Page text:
Detroit Tigers set out to spoil Boston Red Sox first-place finish

Miguel Cabrera bats during the game against the Orioles on June 19, 2013. (Photo by Mark Cunningham/MLB Photos via Getty Images)
Miguel Cabrera bats during the game against the Orioles on June 19, 2013. (Photo by Mark Cunningham/MLB Photos via Getty Images) /

Nobody likes a spoilsport unless you’re the Detroit Tigers.

Everybody is familiar with the age-old phrase, but the Detroit Tigers need to fully embrace the spoiler role if they want to further solidify the team as a surprising competitor.

The Detroit Tigers are set to host the Boston Red Sox for a three-game series, and while the two teams are battling in separate divisions, the Tigers could play a pivotal role in being the biggest thorn in the Red Sox backside.

To the surprise of no one, I’m all for it.

The Red Sox are currently battling for the top spot in the AL East, sitting 1.5 games behind the Tampa Bay Rays. There is no question that the Red Sox are going to arrive in the Motor City with a fierce mindset of having to grind out the next few games to get them to where they want to be.

Baseball in August is some of the most thrilling to be a part of, with teams vying for wins to secure a playoff spot and making lucrative additions before the trade deadline.

For what it’s worth, Fenway is probably one of my favorite ballparks. Having seen a beer-induced brawl between Yankees and Red Sox fans, being in a mere high-five distance of Ichiro Suzuki and experiencing all that Boston has to offer, don’t count the Red Sox out.

But did the Red Sox do enough to fill in the gaps?

The 2021 trade deadline was unquestionably a sellers’ market, but other than tacking on reliever Hansel Robels from the Minnesota Twins and injured slugger Kyle Schwarber from the Washington Nationals, the Red Sox sat back as other teams duked it out.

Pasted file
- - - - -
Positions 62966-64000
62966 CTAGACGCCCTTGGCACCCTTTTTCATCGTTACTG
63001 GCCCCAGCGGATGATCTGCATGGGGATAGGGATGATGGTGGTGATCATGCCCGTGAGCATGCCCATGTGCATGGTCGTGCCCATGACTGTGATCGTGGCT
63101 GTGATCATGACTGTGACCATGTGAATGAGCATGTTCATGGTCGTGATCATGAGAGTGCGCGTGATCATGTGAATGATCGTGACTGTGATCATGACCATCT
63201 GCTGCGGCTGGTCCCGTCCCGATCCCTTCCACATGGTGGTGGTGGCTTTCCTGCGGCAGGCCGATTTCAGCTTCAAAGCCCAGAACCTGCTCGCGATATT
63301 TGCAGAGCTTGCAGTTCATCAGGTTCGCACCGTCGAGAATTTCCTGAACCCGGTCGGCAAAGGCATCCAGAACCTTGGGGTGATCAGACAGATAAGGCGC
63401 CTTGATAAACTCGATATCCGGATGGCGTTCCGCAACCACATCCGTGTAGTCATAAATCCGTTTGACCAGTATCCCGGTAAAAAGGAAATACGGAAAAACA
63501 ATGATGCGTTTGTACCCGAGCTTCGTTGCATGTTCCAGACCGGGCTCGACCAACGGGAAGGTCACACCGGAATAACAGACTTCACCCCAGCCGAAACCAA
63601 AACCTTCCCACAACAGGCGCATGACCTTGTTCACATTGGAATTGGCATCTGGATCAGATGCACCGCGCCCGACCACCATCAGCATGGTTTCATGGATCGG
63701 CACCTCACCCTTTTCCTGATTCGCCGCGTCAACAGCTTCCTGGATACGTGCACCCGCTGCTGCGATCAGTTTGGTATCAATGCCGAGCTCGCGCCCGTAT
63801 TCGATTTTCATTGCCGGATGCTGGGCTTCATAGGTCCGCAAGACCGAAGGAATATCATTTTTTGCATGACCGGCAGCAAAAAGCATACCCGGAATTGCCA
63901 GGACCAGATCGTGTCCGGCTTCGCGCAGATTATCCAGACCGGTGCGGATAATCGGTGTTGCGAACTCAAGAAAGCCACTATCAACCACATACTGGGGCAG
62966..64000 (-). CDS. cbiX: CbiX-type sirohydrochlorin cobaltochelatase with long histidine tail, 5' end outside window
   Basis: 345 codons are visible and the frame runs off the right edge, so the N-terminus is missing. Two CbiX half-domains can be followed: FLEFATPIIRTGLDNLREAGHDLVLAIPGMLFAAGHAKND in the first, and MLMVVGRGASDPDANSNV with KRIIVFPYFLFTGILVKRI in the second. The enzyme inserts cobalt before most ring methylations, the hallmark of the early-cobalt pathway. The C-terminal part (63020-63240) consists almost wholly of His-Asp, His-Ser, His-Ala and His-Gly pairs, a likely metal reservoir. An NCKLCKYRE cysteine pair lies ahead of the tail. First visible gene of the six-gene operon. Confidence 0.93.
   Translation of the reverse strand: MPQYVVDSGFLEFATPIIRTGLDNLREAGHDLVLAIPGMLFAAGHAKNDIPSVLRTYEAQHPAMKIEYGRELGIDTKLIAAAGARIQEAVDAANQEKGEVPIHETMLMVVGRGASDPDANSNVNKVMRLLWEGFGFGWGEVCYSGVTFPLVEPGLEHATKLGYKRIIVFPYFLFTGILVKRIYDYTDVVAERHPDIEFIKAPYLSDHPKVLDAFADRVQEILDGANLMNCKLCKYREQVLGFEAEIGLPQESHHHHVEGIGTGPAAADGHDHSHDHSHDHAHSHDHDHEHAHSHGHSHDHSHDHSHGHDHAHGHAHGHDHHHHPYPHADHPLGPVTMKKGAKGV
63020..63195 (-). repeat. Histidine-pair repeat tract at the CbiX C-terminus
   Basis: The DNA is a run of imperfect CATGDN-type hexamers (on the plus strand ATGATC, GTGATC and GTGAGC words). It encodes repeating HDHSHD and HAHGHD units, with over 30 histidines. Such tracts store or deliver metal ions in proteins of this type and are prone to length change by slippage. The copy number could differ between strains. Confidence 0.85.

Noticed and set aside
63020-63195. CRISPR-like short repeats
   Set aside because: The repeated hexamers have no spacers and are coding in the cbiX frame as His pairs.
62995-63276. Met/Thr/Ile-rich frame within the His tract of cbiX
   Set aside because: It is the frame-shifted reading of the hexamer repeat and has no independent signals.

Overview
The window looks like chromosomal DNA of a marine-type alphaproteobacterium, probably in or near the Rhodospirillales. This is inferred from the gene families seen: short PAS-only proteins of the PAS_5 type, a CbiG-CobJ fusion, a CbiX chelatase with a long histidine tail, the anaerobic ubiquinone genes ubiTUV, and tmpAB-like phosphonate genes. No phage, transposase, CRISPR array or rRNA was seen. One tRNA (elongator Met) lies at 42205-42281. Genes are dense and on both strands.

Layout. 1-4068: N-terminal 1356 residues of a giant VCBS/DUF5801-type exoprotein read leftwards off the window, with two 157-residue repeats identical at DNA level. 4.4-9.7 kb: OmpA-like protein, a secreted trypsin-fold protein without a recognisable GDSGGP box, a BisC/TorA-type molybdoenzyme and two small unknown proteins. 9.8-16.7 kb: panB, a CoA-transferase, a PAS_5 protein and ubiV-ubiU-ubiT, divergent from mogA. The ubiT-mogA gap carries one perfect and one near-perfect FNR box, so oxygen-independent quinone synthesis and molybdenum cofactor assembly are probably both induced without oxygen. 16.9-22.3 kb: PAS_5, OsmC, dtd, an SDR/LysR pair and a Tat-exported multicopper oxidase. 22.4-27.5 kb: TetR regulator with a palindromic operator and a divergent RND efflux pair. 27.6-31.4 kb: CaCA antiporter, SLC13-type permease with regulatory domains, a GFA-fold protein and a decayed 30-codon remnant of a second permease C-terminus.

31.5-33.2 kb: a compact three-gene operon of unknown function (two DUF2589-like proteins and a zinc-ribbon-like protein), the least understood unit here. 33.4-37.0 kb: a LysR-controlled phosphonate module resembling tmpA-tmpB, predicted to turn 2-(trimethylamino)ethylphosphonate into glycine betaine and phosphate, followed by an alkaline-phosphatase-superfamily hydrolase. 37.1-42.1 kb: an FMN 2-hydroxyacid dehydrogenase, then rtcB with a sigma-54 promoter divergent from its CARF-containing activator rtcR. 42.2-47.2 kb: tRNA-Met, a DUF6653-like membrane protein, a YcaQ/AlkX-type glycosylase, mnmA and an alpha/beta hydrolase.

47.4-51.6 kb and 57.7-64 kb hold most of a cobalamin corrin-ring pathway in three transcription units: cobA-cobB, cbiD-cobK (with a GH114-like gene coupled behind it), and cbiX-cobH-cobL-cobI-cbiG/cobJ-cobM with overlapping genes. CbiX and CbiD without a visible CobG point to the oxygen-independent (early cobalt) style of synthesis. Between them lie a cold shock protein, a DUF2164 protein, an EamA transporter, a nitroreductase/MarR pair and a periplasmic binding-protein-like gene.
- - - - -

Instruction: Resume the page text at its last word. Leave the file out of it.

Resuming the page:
To compare, the Toronto Blue Jays stacked their roster with seasoned pitchers like Jose Berrios and reliever Brad Hand to bolster the bullpen.

Although the Jays are eight games out of contention in the AL East, heavy hitters like Vladimir Guerrero Jr., Bo Bichette, and Marcus Semien won’t make it easy on the Red Sox, who will get a glimpse of the upgraded Jays team at the Rogers Centre following this Tigers series.

The Tigers need to set a precedent before the Red Sox play the Blue Jays.

Currently, the Tigers are third in the AL Central, twelve games behind the leading Chicago White Sox but are only a handful of games shy of reaching .500 this month.

In comparison to both the Red Sox and Blue Jays, the Tigers front office played it lax during the trade deadline, opting to focus more on the future, rather than tweaking the current roster.

Six-year Tigers veteran Daniel Norris was dealt with the Milwaukee Brewers in exchange for right-handed prospect Reese Olson, who was later assigned to the West Michigan Whitecaps roster. That left an open reliever slot on the Tigers 40-man, with Ian Krol reactivated after recently being DFA’d.

All sad trombones aside, the Tigers will not make it simple on the Red Sox.

You’ve heard them mentioned here plenty, but batters like Akil Baddoo and Eric Haase are sure to make it interesting and keep the pressure mounting.

Not to mention, veteran slugger Miguel Cabrera is three home runs short of reaching 500 on the season and fans are eager to see it happen.

Is there a sweeter way to reach that milestone than by spoiling the first-place finish of the Red Sox?

I’d say no.